What Are the Main Differences Between the GE LightSpeed and BrightSpeed CT Scanners?

by Jeff Hough Program Manager
GE Healthcare’s reputation for durable scanners paired with ease of use has made them one of best-selling brands in computed tomography (CT) technology. Out of GE’s entire line of CT scan machine models that include the GE Optima, Discovery, Revolution, BrightSpeed, and LightSpeed, the two most popular are the GE LightSpeed, released in 2002, and the BrightSpeed, released in 2005. These models are similar in that they offer comparable benefits yet they have notable differences. We will cover the main differences between the GE LightSpeed and BrightSpeed CT scanners, including variances in price, hardware, software, siting and environment, and repair and maintenance costs.

Hardware Differences

Generally, most LightSpeed scanners use a 6.3MHU x-ray tube that is priced lower than tubes in other models. However, this is not true for the LightSpeed 16 Pro, which features an 8.0MHU x-ray tube that runs a higher cost and offers a longer usable lifespan. Apart from the x-ray tube, the availability of parts for the LightSpeed and its broad adoption has made its service costs more manageable than those of the BrightSpeed, further spurring its popularity. 

The number of slices on a detector will determine the quality of the images a unit can produce and the speed of acquisition and price. Outlined below are examples of varying uses for different slice counts:

  • 4 and 8-slice CT scanners are generally utilized in low-volume imaging centers with basic imaging needs.
  • 16-slice scanners are the industry standard for imaging centers and clinics with low to median patient volumes with basic imaging requirements.
  • 64-slice scanners are the gold standard for imaging centers and hospitals. Faster acquisition times and image clarity enable these units to be used in cardiac, trauma, and high-volume applications. 

Both the LightSpeed and BrightSpeed CT scanner models come in 4, 8, and 16-slice varieties, but the LightSpeed further offers additional 32, and 64-slice options.

Known as the LightSpeed VCT, the 64 slice version of the LightSpeed has cardiac capabilities, allowing it to scan the heart in as little as five heartbeats. The rich feature set of the LightSpeed VCT and its price point on the secondary market have made this unit a popular option for facilities on a budget that need advanced imaging. 

Software Differences

The LightSpeed and BrightSpeed CT scanners are also differentiated based on the software and computer systems. BrightSpeed systems have radiation dose reduction software known as ASIR (Adaptive Statistical Iterative Reconstruction) as an option. ASIR uses software to maintain the same image quality while reducing the radiation dose. While, ASIR is not supported on many LightSpeed models it can be added to the LightSpeed VCT 64. 

Most LightSpeed systems, particularly lower slice systems, have older consoles called the Octane computer. These systems can be upgraded to the Hewlett Packard Xtream computer console, which is a standard feature on the BrightSpeed. The Xtream console is also known as the GOC6, GOC6.4, or GOC6.5 console.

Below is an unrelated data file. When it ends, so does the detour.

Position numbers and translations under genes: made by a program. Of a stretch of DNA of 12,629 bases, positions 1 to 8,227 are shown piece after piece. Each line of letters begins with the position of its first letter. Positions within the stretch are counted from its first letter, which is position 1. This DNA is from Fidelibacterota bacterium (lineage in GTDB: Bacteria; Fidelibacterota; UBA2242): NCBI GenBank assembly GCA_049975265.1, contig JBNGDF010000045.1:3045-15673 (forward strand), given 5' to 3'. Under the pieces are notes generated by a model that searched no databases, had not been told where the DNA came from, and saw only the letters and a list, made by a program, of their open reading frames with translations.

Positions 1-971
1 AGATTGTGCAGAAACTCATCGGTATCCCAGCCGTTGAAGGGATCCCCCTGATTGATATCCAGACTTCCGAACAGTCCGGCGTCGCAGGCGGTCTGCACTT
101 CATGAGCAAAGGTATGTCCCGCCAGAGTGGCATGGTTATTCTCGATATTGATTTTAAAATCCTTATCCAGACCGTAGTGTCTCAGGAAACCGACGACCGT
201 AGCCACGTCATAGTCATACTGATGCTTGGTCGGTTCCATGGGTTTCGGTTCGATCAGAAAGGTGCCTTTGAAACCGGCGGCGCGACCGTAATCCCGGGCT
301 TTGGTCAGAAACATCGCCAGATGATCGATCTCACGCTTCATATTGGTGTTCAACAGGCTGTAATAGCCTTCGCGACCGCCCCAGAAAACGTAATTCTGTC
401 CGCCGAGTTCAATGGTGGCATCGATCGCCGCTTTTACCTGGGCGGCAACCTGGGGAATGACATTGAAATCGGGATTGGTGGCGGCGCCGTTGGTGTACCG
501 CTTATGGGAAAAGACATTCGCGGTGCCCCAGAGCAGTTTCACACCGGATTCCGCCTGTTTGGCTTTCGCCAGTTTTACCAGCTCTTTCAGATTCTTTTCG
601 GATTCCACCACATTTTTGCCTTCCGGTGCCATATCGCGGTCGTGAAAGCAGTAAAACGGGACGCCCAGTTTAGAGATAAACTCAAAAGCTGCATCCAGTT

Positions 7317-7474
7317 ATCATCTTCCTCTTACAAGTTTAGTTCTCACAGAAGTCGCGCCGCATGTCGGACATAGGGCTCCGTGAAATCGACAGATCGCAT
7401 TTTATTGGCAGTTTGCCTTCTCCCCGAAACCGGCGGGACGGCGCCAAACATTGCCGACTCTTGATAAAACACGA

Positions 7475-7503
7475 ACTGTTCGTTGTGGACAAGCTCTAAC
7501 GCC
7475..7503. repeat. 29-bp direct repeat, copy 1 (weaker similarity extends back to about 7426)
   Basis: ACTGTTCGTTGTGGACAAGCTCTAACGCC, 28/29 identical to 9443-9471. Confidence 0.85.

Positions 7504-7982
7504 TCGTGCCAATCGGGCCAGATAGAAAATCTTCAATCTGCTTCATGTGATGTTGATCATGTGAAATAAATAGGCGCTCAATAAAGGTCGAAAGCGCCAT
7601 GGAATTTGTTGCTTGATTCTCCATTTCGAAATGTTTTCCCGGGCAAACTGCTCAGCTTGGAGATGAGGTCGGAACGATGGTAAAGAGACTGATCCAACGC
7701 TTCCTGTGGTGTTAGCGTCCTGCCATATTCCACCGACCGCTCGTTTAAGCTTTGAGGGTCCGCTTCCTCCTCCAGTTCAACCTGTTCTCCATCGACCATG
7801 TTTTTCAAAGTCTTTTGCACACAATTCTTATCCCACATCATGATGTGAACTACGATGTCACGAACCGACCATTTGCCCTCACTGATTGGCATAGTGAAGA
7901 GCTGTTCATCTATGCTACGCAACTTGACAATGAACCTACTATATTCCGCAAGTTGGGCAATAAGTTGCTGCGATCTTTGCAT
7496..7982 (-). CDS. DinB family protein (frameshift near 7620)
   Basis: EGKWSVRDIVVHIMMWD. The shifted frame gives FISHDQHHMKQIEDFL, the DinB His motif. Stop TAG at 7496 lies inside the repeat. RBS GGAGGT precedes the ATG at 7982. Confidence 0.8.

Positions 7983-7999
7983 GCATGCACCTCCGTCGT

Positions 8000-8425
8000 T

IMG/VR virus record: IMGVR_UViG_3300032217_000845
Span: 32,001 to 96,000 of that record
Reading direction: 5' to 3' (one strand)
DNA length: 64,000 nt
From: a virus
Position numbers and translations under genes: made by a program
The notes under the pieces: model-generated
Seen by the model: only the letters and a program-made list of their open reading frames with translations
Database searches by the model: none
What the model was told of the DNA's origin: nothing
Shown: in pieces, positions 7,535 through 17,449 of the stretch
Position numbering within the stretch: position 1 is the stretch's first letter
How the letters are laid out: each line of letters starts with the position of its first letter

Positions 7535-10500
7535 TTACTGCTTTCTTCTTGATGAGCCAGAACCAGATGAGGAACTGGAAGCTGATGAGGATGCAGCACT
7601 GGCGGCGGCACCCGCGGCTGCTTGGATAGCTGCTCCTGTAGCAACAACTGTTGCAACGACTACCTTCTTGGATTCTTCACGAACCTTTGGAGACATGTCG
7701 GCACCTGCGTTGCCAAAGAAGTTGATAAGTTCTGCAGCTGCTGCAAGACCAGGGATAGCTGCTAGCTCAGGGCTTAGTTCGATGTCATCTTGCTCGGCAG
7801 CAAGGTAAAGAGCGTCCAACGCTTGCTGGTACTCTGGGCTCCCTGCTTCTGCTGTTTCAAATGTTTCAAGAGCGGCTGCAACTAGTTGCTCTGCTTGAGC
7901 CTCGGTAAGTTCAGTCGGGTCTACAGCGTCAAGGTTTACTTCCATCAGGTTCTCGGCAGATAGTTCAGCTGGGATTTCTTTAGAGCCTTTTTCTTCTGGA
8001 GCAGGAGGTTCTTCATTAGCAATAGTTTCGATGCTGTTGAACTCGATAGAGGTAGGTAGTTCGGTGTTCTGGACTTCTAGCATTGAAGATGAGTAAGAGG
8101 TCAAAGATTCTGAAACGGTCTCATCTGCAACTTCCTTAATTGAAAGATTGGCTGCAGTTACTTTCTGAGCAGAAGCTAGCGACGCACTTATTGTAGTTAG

Price Differences

For many, the deciding factor in the decision to choose one CT model over another is the CT scan machine cost. In this regard, the LightSpeed CT has become one of the best-selling models as it pairs a broad feature set with an attractive purchase price and low operational cost. On the secondary market the price of a comparable BrightSpeed may be higher than a LightSpeed by +/- $20,000 even though the BrightSpeed was originally considered the entry level system. This is due to basic supply and demand and that there are fewer BrightSpeeds on the secondary market.  Please note many factors affect price including: date of manufacture, tube usage, feature set, and cosmetic condition. 

Siting and Environment Differences

One of the BrightSpeed’s biggest selling points is its small footprint. GE designed the BrightSpeed to be ultracompact while incorporating many of the technologies from the larger LightSpeed systems. In fact, the BrightSpeed only needs a room of 18.4 square meters vs the minimum recommended size of 21.7 square meters for the LightSpeed VCT 64. 

Repair and Maintenance Differences

An additional difference between LightSpeed and BrightSpeed CT scanners stems from repair and maintenance costs. Similar to the base price difference between the models, repair and maintenance costs are lower for LightSpeed systems simply because there are more of them in the market. More systems means more parts and engineers trained to service these units.

Final Thoughts

The GE Healthcare LightSpeed and BrightSpeed CT Scanners are sought out as a reliable computed tomography units that can be acquired at attractive prices. Though similar, their variances in areas like price, hardware, software, siting environment, and repair and maintenance costs, have made them applicable to different audiences. For more information about the GE LightSpeed and GE BrightSpeed, including lease and finance options, contact your representative at Meridian Leasing.

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About Jeff Hough Freshman   Program Manager

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Joined APSense since, February 28th, 2019, From Deerfield, United States.

Created on Sep 5th 2019 02:48. Viewed 234 times.


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